Shioyaki is a simple but unexpectedly tasty snack made of cooked fish served on a stick. Because mackerel (saba) is a regular catch off the coast of Japan, it is frequently used to make this meal. To improve the flavor of the flaky flesh, the fish is just seasoned with salt. While saba shioyaki is frequently served at festival street booths, a similar dish known as tai no shioyaki (salt-grilled sea bream) is actually served at traditional New Year’s feasts.
Dango are circular dumplings made from sticky rice flour and water that are cooked till firm. Typically, three or four dango are served on a skewer and seasoned with a variety of sweet or savory sauces or flavored pastes. Mitarashi dango is a popular variant of the meal, with the rice dumplings grilled and topped with a soy-based sauce. Outside Shinto temples, you’ll typically find sellers grilling up these delectable treats.
9. Sweet Potato
Japanese sweet potatoes are often sweeter than Western sweet potatoes. They’re most commonly seen on the streets throughout the fall and winter seasons, and they may be cooked in a variety of ways. Daigaku imo (university potato) is made composed of deep-fried sweet potato pieces that are topped with sweet syrup and toasted sesame seeds. Other merchants may roast the entire potato over hot stones or chop it into thick chips that are then salted and sugared.
Okonomiyaki is commonly referred to as a “Japanese pancake” since it is made on a griddle, just like a pancake. The delicious meal is made out of flour, eggs, cabbage, and a range of different vegetables and meats. Okonomiyaki is often cooked ‘Kansai Style,’ with the contents blended together before being placed on the grill. The meal can alternatively be prepared ‘Hiroshima Style,’ in which the batter and other components are cooked separately before being layered on top of yakisoba noodles. The completed meal is typically topped with dried seaweed, pickled red ginger, mayonnaise, and savory okonomiyaki sauce in both types.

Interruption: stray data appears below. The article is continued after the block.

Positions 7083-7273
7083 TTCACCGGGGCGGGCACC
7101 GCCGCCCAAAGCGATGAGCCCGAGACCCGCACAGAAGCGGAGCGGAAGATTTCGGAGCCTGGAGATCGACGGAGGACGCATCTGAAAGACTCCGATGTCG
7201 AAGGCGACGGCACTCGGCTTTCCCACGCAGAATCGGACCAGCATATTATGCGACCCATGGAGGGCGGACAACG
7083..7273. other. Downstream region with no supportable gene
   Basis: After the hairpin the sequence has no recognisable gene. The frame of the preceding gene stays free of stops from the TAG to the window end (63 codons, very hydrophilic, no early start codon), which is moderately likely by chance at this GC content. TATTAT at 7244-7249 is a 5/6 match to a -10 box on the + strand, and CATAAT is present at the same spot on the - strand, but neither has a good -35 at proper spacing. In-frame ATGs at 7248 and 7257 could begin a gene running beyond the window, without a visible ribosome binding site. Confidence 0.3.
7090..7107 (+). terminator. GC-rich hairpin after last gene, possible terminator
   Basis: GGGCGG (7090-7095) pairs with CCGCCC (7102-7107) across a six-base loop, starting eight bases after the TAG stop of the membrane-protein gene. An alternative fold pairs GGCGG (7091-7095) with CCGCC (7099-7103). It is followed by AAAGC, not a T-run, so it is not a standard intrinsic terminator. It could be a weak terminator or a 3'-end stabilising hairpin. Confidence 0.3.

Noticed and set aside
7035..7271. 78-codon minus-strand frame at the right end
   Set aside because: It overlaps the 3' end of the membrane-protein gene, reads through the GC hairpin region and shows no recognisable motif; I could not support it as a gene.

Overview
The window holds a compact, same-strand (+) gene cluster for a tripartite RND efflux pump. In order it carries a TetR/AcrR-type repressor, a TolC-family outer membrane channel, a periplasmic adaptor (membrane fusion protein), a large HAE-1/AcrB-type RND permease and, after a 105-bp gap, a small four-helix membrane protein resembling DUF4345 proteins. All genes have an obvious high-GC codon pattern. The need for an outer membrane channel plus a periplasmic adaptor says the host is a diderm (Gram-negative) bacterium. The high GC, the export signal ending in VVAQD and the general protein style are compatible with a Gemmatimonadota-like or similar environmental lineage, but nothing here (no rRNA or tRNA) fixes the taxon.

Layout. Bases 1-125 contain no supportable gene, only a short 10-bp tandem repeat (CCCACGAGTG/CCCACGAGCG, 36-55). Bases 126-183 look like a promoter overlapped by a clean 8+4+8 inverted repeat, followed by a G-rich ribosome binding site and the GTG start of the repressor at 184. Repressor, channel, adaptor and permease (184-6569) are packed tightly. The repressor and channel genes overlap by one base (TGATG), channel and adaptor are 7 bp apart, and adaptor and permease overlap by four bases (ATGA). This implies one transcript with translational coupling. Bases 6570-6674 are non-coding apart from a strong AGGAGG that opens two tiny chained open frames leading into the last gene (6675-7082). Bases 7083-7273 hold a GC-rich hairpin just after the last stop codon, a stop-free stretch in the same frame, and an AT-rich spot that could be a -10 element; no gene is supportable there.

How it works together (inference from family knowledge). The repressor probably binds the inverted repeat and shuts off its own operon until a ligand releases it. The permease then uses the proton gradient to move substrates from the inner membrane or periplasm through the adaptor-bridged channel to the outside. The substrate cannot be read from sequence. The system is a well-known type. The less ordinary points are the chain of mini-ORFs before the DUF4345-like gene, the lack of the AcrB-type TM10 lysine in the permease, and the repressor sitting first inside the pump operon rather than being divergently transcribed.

Yakitori is a Japanese term that refers to little pieces of chicken that are skewered and barbecued on a bamboo stick. While chicken thighs and wings are commonly utilized, skewers may also be made from chicken liver, skin, small intestine, or cartilage. Typically, the meat is seasoned with salt or a savory sauce. Additional than chicken, some skewers include other components, such as tsukune, which consists of balls composed with minced chicken, egg, vegetables, and seasonings, or negima, in which the chicken pieces alternate with bits of leek.
Senbei are rice crackers that come in a variety of flavors, shapes, and sizes. Although packaged senbei is available in supermarkets, the crackers are best purchased on the street, where they are grilled over a charcoal fire. Senbei in Tokyo are thick and crispy due to the kind of rice used, whilst senbei in Kyoto are lighter in texture due to the usage of mochigome rice. The majority of senbei are salty, seasoned with soy sauce or salt, but sweet variants are also available.
Yakisoba is created using ramen-like noodles that are stir-fried with tiny bits of pork and vegetables like as cabbage, carrots, and onions. This comfort-food meal is based on Chinese chow mein and is seasoned with an unique sauce that gives the noodles their distinct sour and spicy flavor. The noodles are generally topped with seaweed flakes, fish flakes, and red pickled ginger and are ideal as a light meal or snack. The noodles are also occasionally served hot dog-style in a bun, topped with mayonnaise and pickled ginger.